Abu Dhabi, UAESunday 31 May 2020

European Union condemns role of UN-sanctioned fighters in Libya violence

Their hold over parts of north-west Libya has played a key role in the conflict

Misratan fighters ready themselves for the Tripoli frontline in support of the UN-backed government. Reuters
Misratan fighters ready themselves for the Tripoli frontline in support of the UN-backed government. Reuters

The European Union has urged Libya’s warring factions to dissociate themselves from terrorists, war criminals and UN Security Council-sanctioned individuals involved in the fighting near the capital of Tripoli.

A Foreign Affairs Council statement, which called for a ceasefire, also warned that the upsurge in violence risked allowing terror groups to abuse the chaos.

More than 440 people have died and tens of thousands have been displaced, when units from the Libyan National Army and loyal to eastern commander Field Marshal Khalifa Haftar moved on Tripoli a month ago.

The UN-backed Government of National Accord currently holds the capital but it is reliant on an array of battle-hardened brigades from north west Libya to protect it and keep the LNA out.

Militia commander Salah Badi was designated by the UNSC last November and has been seen fighting against the Field Marshal’s brigades.

Badi, from the city of Misrata, was said to have “consistently attempted to undermine a political resolution in Libya through his support for armed resistance”. In a sign of Libya’s constantly changing and often murky alliances, Badi and his Al Samoud front actually attacked GNA forces in Tripoli last year.

A stalwart of the 2011 uprising that ousted former ruler Muammar Qaddafi, Badi sees himself as a bulwark against those trying to alter the revolutionary trajectory.

Another militia leader, Ibrahim Jadhran, appeared to make a statement supporting anti-LNA forces. He was sanctioned by the UN and United States last September for his repeated attacks against Libyan oil facilities over recent years, assaults said to have cost Libya billions of dollars in revenue.

A handful of men from towns west of Tripoli, who are subject to asset freeze’s and travel bans over human trafficking, also seem to be fighting alongside pro-GNA units.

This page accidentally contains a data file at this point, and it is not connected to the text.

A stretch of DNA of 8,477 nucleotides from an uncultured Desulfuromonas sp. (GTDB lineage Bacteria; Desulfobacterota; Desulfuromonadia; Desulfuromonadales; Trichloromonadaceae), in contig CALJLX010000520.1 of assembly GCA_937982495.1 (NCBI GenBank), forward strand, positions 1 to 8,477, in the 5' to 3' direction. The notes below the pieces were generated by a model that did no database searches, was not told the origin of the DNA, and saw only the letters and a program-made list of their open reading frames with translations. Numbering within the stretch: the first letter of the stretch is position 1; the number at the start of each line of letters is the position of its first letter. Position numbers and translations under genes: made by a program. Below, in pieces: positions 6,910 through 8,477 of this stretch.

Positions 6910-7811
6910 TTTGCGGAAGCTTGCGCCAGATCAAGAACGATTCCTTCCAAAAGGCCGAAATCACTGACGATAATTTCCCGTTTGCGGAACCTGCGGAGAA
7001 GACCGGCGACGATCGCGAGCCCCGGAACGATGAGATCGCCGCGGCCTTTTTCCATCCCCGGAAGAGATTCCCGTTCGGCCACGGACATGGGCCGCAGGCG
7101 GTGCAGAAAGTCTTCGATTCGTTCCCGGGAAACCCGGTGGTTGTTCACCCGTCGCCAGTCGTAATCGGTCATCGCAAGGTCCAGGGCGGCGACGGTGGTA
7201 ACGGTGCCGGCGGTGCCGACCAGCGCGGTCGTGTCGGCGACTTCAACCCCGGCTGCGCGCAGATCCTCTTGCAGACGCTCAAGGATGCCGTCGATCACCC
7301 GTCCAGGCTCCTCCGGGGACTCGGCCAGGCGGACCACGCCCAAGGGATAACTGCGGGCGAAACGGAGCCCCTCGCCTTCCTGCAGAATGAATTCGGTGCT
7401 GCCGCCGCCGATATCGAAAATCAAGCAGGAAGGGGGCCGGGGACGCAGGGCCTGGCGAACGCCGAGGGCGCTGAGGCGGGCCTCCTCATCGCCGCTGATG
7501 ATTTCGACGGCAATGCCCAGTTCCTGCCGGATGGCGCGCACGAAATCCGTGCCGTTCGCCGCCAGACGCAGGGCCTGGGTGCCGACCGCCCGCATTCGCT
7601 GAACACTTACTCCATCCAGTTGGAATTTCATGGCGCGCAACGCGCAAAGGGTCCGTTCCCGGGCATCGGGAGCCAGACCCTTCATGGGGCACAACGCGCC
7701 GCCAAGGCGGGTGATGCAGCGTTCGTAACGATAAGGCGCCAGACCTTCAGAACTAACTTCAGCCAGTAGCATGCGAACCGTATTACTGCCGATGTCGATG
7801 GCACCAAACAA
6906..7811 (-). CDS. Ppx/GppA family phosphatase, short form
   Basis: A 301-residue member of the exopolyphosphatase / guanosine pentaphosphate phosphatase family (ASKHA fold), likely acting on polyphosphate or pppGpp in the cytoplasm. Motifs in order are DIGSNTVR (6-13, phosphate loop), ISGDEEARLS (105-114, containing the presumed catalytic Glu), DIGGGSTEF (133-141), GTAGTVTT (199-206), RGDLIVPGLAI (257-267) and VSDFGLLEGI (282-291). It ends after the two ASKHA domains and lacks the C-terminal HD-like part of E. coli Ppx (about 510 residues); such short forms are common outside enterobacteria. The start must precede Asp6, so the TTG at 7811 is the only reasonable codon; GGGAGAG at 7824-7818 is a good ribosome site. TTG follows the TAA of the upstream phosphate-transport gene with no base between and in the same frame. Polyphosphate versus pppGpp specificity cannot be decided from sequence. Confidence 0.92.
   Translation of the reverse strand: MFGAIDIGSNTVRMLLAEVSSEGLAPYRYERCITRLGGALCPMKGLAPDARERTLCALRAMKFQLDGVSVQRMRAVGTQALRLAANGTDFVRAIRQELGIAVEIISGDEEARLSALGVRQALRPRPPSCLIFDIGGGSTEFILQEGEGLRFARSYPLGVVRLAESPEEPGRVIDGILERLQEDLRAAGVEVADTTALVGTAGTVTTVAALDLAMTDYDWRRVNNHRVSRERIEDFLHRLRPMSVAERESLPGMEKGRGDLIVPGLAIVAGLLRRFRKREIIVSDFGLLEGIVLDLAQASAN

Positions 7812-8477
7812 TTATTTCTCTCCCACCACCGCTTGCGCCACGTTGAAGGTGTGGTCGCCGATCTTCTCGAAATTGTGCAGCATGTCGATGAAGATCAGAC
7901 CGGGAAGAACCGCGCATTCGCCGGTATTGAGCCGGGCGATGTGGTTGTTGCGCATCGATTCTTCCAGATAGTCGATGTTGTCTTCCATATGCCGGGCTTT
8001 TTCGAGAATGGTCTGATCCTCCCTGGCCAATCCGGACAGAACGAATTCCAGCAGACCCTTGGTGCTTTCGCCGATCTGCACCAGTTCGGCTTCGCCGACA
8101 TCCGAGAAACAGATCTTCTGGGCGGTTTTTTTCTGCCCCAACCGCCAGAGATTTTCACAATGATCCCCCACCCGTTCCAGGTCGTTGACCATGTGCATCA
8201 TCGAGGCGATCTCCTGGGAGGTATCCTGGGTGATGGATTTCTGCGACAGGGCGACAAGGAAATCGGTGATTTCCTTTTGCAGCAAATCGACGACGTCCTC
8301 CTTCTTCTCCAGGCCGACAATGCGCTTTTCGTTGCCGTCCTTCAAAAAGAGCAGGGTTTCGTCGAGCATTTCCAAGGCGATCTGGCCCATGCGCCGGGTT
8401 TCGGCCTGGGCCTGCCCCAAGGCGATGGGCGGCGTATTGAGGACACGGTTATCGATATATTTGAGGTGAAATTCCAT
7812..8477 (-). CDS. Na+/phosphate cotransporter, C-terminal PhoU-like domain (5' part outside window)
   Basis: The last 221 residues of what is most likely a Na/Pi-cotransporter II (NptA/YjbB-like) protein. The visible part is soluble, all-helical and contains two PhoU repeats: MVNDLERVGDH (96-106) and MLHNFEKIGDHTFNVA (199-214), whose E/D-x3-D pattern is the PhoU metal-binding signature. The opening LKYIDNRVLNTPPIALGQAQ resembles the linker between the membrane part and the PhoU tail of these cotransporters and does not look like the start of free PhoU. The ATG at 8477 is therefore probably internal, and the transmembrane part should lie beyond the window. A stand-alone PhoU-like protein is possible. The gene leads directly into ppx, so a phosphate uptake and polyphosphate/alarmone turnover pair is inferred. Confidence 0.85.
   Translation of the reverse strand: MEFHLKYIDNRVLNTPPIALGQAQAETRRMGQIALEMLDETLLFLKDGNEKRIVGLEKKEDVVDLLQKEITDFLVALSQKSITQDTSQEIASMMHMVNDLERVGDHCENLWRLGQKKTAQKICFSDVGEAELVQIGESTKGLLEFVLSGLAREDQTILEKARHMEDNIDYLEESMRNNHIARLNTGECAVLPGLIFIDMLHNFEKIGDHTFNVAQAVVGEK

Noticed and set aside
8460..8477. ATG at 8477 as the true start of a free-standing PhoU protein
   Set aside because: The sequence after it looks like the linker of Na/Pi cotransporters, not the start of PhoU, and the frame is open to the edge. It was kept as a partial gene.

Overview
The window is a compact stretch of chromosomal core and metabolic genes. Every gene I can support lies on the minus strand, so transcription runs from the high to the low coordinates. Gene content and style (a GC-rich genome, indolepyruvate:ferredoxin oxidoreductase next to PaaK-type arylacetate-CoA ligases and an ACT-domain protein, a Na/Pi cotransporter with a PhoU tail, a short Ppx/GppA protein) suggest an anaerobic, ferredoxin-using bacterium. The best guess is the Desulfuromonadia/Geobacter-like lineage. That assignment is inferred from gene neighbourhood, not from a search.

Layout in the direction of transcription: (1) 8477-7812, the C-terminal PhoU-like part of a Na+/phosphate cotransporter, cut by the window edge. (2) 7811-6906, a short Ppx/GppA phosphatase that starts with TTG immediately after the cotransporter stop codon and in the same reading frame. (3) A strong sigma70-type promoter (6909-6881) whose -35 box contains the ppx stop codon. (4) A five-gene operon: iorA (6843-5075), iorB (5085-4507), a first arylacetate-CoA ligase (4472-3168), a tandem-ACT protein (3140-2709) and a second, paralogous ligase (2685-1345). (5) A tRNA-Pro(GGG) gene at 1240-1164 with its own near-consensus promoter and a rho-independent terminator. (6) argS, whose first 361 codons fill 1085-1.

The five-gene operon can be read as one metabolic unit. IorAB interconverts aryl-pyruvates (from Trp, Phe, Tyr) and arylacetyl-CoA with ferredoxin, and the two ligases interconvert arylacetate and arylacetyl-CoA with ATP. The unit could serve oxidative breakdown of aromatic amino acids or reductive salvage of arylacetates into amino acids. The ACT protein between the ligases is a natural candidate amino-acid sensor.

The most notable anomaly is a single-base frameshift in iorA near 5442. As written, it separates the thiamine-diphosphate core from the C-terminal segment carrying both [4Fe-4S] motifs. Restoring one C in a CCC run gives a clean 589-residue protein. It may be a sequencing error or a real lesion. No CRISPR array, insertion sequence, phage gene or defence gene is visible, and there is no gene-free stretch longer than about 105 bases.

Abdul Rahman Al Milad also known as ‘Bija’ head up a coastguard in Zawiya "consistently linked with violence against migrants and other human smugglers,” according to the UN. He admitted as much in an interview with Reuters last year saying: “Yes I strike migrants and this is so they sit correctly and don't move about.”

His allies Omar Al Dabbashi and Mohamed Kachlaf, both sanctioned for their roles in human trafficking and militia leaders themselves, are accused of fighting against the LNA also.

There have also been unconfirmed reports that militants from Ansar Al Sharia and fighters from the Benghazi Defence Brigades, who the LNA regard as a terrorist group, are fighting against Field Marshal Haftar’s forces.

An LNA special forces officer, Mahmoud Al Warfalli, is wanted by the International Criminal Court on war crimes charges but does not seem to have been involved in the Tripoli offensive as of yet.

The EU and UN’s repeated calls for a ceasefire have so far received little traction. The GNA’s prime minister Fayez Serraj has been on a tour of Europe in the last week and held talks with various leaders.

"The LNA military attack on Tripoli and the subsequent escalation in and around the capital constitutes a threat to international peace and security and further threatens the stability of Libya,” the EU statement said.

Updated: May 14, 2019 03:40 PM



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